The World Congress of Religions 2012 will explore the relevance of religion and spirituality in addressing the critical issues of poverty, the empowerment of women, human rights and peacemaking.
The gathering will bring together engaged leaders, scholars, activists and members from diverse religious and spiritual communities, engaged actors in the local and global interreligious movements, as well as influential policy makers and civil society actors from guiding institutions such as government, business, education, science, media, and non-governmental organizations (NGOs). The event is inspired and informed by the message of the religious and social visionary, Swami Vivekananda, on the 150th anniversary of his birth.
Save the Date: The World Congress of Religions 2012 November 30, 2012 – December 2, 2012 Washington Marriott Wardman Park Hotel 2660 Woodley Road NW, Washington, DC 20008, USA View the Conference Schedule |Register Online!
Vision: To use the interfaith search for shared values and mutual respect in promoting a more peaceful and sustainable world. To use religious beliefs and spiritual practices as the basis for efforts to eliminate poverty and support women’s rights. To hold up Swami Vivekananda’s embodiment of this work to the world and share the ongoing relevance of his message to the global interreligious movement.
Opportunity: The World Congress of Religions 2012 offers an opportunity to pave the path for a new era of cooperative action among the world’s religious and spiritual communities as well as civil and political societies. Such a gathering is urgently needed in the present context of the global interreligious movement and the striving for world peace.
Swami Vivekanand (1863-1902) is among the foremost makers of modern India. He revived Vedanta as the core of Indian philosophy, aroused unalloyed nationalism, and gave a clarion call to rescue millions of India from abject poverty by transforming social service into a spiritual sadhana. Read more about him here.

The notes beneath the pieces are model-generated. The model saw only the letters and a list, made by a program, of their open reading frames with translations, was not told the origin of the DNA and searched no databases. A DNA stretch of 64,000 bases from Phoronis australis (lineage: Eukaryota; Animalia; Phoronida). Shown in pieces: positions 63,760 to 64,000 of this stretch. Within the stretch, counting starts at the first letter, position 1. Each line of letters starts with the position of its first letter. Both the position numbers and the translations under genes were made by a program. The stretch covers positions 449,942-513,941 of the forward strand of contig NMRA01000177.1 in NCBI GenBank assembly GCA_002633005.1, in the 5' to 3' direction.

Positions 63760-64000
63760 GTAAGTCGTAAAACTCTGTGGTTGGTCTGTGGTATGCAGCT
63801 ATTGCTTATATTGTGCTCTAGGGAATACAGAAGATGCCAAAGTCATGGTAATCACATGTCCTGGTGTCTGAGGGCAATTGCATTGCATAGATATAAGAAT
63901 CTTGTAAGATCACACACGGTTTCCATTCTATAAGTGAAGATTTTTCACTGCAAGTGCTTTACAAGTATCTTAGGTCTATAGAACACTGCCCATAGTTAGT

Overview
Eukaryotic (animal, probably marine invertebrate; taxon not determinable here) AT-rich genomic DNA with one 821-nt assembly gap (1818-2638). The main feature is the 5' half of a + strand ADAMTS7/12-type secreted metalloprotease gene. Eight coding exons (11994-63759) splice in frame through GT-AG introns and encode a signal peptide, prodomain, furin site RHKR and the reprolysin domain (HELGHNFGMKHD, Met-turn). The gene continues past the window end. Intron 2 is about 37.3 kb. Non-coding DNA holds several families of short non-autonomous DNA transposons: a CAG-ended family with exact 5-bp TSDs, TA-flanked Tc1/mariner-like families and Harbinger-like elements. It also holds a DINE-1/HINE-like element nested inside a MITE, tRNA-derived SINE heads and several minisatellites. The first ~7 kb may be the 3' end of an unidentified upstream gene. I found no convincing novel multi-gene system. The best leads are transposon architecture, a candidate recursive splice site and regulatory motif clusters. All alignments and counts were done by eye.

With its official launch at General Assembly 2012, the mission of the UU College of Social Justice (UUCSJ) is to increase the capacity of Unitarian Universalists to catalyze justice.
A formal collaboration of the Unitarian Universalist Association (UUA) and the Unitarian Universalist Service Committee (UUSC), the UUCSJ will assist UU congregations in discerning their focus for social-justice work, effectively harness collective UU power for change, and build capacity for moving justice forward through its domestic and international service learning programs.
This first service-learning trip to India will explore Unitarian Universalist Holdeen India Program (UUHIP) partner Vidhayak Sansad’s ongoing struggle for justice for impoverished people in the region surrounding Mumbai. The 10-day experience with Vidhayak Sansad will involve field-based activities that include shadowing local social activists and documenting the organization’s achievements in villages where it is active. Documentation support is a crucial contribution that visitors can make to Vidhayak Sansad.
This trip is a chance for donors to witness vital on-the-ground human-rights work and to meet African Unitarians. You will learn about the work of the Tanzania Gender Networking Program (TGNP), a UUSC environmental-justice partner, and be hosted by the Assemblée des Chrétiens Unitariens du Burundi/Assembly of Unitarian Christians of Burundi (ACUB), a UUA partner church.
Sexual violence poses more of a threat to women ages 15-44 than cancer, car accidents, and malaria. Even worse, this violence is most frequently inflicted by a woman’s partner. A third of women murdered inthe United States every year are killed by their partners. Sexual abuse is often used as a war tactic in areas of conflict and also increases the spread of HIV/AIDS. We need to work to end this injustice! Women’s rights are human rights.